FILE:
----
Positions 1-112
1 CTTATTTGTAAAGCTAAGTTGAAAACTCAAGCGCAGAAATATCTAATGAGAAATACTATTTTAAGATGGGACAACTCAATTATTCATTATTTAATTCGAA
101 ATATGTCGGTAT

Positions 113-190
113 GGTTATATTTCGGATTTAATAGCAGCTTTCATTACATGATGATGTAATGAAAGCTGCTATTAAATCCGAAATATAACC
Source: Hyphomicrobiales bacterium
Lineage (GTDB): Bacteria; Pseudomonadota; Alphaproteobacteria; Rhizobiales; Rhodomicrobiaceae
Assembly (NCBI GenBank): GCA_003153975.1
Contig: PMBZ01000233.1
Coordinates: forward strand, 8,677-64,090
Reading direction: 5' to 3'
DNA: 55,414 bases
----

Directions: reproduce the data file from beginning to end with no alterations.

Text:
Positions 1-112
1 CTTATTTGTAAAGCTAAGTTGAAAACTCAAGCGCAGAAATATCTAATGAGAAATACTATTTTAAGATGGGACAACTCAATTATTCATTATTTAATTCGAA
101 ATATGTCGGTAT

Positions 113-190
113 GGTTATATTTCGGATTTAATAGCAGCTTTCATTACATGATGATGTAATGAAAGCTGCTATTAAATCCGAAATATAACC
Source: Hyphomicrobiales bacterium
Lineage (GTDB): Bacteria; Pseudomonadota; Alphaproteobacteria; Rhizobiales; Rhodomicrobiaceae
Assembly (NCBI GenBank): GCA_003153975.1
Contig: PMBZ01000233.1
Coordinates: forward strand, 8,677-64,090
Reading direction: 5' to 3'
DNA: 55,414 bases